Title: Evaluation of P2P Loan Default Detection Models
Author(s) and Affiliation: Queen E. Booker , Metropolitan State University and Mousumi Munmun, Metropolitan State University
Abstract: The Peer-to-Peer (P2P) lending model is exploding in the US economy. A robust charge off/default detection method is needed to improve the quality of the P2P lending market and establish a more sustainable industry. The study specifically compares the Zhang (2020) Logistic Regression (LR) model to a Deep Learning Neural Network (DLNN) and Naïve Bayes (NB). However, based on the Lending Club dataset and Zhang’s (2020) variables, no model was particularly effective at detecting potentially bad loans.

Title: What do the Twitter sentiments say about the COVID-19 Vaccine?
Author(s) and Affiliation: Ilma Sheriff, Computer Information Science, Minnesota State University, Mankato and Naseef Mansoor, Minnesota State University, Mankato
Abstract: The coronavirus disease (COVID-19) pandemic led to substantial public discussion. Understanding these discussions can help institutions and individuals navigate through this pandemic. In this paper, we analyze and investigate the twitter sentiments toward COVID-19 vaccine. Starting from a publicly available twitter dataset on COVID-19 vaccine from Kaggle, we create a unified dataset containing data about public sentiments, sentiment scores, and COVID-19 cases for various U.S. states. To generate a sentiment scores from the tweets, we have applied a Valence Aware Dictionary and sEntiment Reasoner (VADER) sentiment analyzer. These scores were then classified to positive, negative, and neutral sentiment classes using a simple threshold-based classifier. From our analysis, we observe that in our dataset around 41.93% of the tweets are positive, 17.64% tweets are negative, and 40.42% tweets are neutral. We also analyzed the data based on geographic locations of the tweets to answer the following questions – 1) Is there any relationship between the number of tweets and the number of COVID-19 cases? 2) Is there any shift in the public sentiment after the approval of the vaccine? Our analysis shows high correlation between the number of tweets and the number of COVID-19 cases as well as a decrease in negative sentiment after the approval of the vaccine.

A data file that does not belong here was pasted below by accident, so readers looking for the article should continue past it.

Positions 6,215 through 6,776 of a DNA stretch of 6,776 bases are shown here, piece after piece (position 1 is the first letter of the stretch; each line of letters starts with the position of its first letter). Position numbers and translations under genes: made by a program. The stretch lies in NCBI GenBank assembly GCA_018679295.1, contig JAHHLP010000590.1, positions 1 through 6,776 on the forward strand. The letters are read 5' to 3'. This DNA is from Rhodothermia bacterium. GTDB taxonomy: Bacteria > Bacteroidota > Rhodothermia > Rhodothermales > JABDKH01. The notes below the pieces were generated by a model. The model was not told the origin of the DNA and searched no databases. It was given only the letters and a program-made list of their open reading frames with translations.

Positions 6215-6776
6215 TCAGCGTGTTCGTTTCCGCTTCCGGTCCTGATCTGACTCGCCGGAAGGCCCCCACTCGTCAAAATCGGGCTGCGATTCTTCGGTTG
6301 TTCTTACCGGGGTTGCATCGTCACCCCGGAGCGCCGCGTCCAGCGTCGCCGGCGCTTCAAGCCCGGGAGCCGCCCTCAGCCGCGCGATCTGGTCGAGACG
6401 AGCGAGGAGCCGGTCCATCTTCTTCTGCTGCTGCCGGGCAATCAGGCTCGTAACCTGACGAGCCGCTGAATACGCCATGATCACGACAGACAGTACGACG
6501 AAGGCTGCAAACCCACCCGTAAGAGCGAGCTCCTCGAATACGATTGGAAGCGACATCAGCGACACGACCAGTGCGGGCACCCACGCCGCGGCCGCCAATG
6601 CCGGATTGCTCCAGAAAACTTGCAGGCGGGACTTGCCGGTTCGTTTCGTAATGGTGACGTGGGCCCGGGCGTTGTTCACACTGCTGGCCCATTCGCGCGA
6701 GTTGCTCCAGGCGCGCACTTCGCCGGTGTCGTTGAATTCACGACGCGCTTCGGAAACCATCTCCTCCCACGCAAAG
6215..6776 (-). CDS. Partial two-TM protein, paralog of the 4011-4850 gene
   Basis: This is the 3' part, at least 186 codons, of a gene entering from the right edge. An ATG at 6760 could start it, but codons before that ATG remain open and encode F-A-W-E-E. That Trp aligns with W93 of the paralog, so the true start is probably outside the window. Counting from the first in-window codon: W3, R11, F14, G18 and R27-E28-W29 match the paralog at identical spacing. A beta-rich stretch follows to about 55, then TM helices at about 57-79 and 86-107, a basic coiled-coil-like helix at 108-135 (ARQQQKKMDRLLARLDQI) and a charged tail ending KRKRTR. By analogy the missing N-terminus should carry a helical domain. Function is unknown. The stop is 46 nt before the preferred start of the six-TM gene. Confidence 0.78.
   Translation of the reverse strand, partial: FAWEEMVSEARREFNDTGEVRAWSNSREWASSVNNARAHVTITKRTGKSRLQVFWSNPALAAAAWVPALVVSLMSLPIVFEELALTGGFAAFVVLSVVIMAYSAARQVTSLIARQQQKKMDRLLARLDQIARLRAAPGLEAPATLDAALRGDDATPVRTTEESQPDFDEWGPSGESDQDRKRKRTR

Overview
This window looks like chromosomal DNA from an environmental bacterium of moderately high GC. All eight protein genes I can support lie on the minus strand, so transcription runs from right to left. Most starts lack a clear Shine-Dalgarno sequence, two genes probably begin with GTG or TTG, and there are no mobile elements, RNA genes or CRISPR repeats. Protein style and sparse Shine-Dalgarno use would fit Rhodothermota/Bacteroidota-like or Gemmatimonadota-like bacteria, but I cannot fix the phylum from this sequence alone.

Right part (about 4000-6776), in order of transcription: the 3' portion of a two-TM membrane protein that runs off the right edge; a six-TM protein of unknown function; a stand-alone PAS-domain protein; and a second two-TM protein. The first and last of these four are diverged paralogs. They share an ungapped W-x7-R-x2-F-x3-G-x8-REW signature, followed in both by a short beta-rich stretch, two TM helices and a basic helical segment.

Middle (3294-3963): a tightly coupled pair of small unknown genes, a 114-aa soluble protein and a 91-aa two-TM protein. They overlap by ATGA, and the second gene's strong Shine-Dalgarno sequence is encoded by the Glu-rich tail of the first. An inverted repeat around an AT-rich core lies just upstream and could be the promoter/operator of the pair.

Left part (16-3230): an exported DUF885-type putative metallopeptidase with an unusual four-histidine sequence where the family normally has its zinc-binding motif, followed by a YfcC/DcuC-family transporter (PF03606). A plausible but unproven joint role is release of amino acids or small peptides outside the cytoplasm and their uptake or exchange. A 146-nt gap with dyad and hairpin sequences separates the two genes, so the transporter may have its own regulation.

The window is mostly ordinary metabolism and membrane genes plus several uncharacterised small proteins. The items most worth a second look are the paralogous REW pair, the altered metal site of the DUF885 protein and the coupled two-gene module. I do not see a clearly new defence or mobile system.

Title: Automated stock recommendations using Financial Indicators and Machine Learning (Full Paper PDF)
Author(s) and Affiliation: Utkarsh Sharma, ASET, Amity University and Simran Gogia, ASET, Amity University
Abstract: Stock market is suggested and regarded as one of the high-yielding long-term investments, yet a majority of people don’t capitalize on the same. Dubious advice and attempts to ‘beat the market’ usually give rise to skepticism and distrust among first-time investors. This paper proposes a subjective, low-risk stock market advising platform that leverages Machine Learning clustering (K-Means) on basic Financial Indicators that are used to track the performance of stocks in the exchange to serve as an aid in investment decision, particularly for first-time investors. The results suggest that clustering-powered subjective recommendations can prove to be a low-risk advising tool.

Title: Strategies that Guide the Availability, Information Security, and Scalability of Future Wireless Sensor Networks (WSNs)
Author(s) and Affiliation: Sapumal Darshana Salpadoru Thuppahi, Minnesota State university Mankato and Michael Hart, Minnesota State university Mankato